My cat had Qi balls, no wait, that was fur balls.
 

oftheherd1

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I think you need to carefully distinguish between people who deliberately distort the truth and those who genuinely practise martial arts with an internal aspect.

I have seen top level exponents in China demonstrating their internal powers and have no doubt that at high level training they have something quite special. Koichi Tohei started the Ki Society and Ki Aikido after he was stopped by the principals of Aikikai from teaching internal aspects within that style.

In actual fact I joined this forum after I first came across 'Ki' to see how many others on the forum had it in their training. The resulting discussion was quite divisive with some labelling Chi/Ki as BS and others who were training with it cautiously saying that it is real. Even within those who train with Chi/Ki there are many different ways that people understand it.

Chi balls to me are probably in the realm of fantasy, 'no touch' knockouts I have never seen, apart from video, and I would not think they had any place in RBSD even if they were possible. But hard Ki in training and soft Ki in training, yes I see it all the time.
:asian:

I must admit I am often surprised when MA people put down Chi/Ki. I have to wonder how effective their MA is without it, and how much more effective they would be if they were able to harness Chi/Ki. But indeed, horses for courses. Those who don't believe will not learn. From my point of view, it is their loss. From their point of view, it is nonsense. So be it. We can all still live with each other.

My belief in Chi/Ki and its application also does not incorporate Chi Balls nor no-touch knockouts. If people are able to do that, good for them. I was never taught that kind of use of Chi/Ki.

I believe that no touch KO's work. BUT, they only work within the context that we see from the videos. I think that is how many of these things get started. It works on the same premise as a stage hypnotist. The difference is that a stage hypnontist KNOWS how/why/where to manipulate his mark and does so. I think that in many cases, the teacher of arts like these isn't aware of the fact that this is what they are doing.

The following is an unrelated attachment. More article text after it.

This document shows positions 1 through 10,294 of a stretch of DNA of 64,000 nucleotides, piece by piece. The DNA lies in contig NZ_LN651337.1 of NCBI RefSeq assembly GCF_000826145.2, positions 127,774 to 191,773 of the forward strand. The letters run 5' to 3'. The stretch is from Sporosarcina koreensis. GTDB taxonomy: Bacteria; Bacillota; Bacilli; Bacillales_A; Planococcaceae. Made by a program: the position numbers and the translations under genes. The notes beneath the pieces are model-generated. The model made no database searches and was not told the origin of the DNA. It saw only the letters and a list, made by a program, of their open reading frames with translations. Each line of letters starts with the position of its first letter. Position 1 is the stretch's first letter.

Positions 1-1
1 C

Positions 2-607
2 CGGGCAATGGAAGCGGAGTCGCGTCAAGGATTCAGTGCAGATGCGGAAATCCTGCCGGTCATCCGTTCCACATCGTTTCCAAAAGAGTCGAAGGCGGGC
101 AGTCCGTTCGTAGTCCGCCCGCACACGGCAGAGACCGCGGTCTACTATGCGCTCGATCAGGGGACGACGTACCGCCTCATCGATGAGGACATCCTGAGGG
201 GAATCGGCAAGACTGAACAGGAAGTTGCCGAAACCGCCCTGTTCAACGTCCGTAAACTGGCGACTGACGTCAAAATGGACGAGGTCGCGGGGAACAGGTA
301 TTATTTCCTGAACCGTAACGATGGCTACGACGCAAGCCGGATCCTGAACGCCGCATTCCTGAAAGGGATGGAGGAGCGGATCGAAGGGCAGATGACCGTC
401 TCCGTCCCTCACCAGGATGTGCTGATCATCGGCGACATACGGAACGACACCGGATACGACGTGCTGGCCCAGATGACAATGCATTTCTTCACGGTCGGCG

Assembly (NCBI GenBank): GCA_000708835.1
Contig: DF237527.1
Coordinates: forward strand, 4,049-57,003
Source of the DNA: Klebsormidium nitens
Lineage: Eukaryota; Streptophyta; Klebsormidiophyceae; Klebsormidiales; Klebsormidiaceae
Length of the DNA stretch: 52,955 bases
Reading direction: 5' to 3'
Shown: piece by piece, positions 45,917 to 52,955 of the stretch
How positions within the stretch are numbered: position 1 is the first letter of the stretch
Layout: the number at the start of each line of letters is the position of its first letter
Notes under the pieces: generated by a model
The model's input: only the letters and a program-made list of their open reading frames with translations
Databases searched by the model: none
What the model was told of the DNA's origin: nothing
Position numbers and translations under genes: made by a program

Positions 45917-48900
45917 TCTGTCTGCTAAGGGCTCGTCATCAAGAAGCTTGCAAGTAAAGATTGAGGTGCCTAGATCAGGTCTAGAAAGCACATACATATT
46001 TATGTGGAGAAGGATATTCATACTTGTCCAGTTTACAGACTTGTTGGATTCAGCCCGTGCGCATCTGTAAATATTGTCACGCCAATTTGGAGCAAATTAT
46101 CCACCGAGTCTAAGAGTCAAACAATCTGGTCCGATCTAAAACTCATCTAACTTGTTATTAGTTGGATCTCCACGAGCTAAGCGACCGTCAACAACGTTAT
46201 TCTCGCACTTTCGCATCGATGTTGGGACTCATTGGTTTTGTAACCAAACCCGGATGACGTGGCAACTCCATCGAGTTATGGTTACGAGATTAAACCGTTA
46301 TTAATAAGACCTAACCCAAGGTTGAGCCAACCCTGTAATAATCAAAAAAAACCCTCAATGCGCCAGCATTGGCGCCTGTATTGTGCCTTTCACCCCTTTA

You have an environment of trust with the teacher/student. The teacher preprograms the student as to what will happen. The student WANTS that to happen. Voila!!! It happens.

I believe what you say is possible. A shame when/if it is so. Students are then being manipulated but not taught useful MA concepts. But I believe there is such a thing as Chi/Ki, which improves my practice and application of my martial art. The fact that you don't believe it is no skin off my back, but it is your choice. I don't expect either of us to change. Nor do I intend to get into a big debate about it.

Your disregard if Chi/Ki is just as programmed as you describe some people's belief in it perhaps? :s40: :uhyeah:
 

DennisBreene

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You are welcome to you opinion but I would suggest that from your comment you have not seen or felt what we are discussing and you obviously haven't trained it. What I have experienced, I could not ignore. It has nothing to do with physics or biomechanics and it isn't really a physical phenomenon either ... more mental. It changed my training totally. Keep an open mind.

Unfortunately, while Ki was discussed in regards to training, my system didn't seem to have any formal approach to the concept and I doubt that even our highest ranking practitioners understood it or experienced it in any conscious way. The concept seems foreign to the western world view and I seem to hear it espoused less and less. It is an attractive concept if one desires the ability to maximize ones effectiveness but it seems to be magical thinking when viewed by many of us who are more inclined to analyze events from a perspective of scientific method. I don't think that that having a questioning approach is necessarily wrong but rigorous scientific method starts with observation of a phenomenon, not with a conclusion. It is perfectly acceptable to observe something and then leave the question as to an explanation open. Development of hypotheses to explain what is observed and the testing and reassessment of the hypothesis can follow. I am frankly more interested in reading/observing information from people who are generally recognized as adept practitioners of ki and learning how they train this phenomenon. If it is something that can be acquired, and can be demonstrated to be effective outside of strictly controlled "demonstrations", I would love to see more formal discussion of the practice. I'm not suggesting a formal forum topic; just insights from those who have real experience with it and some understanding of how they have developed it and what can actually be achieved.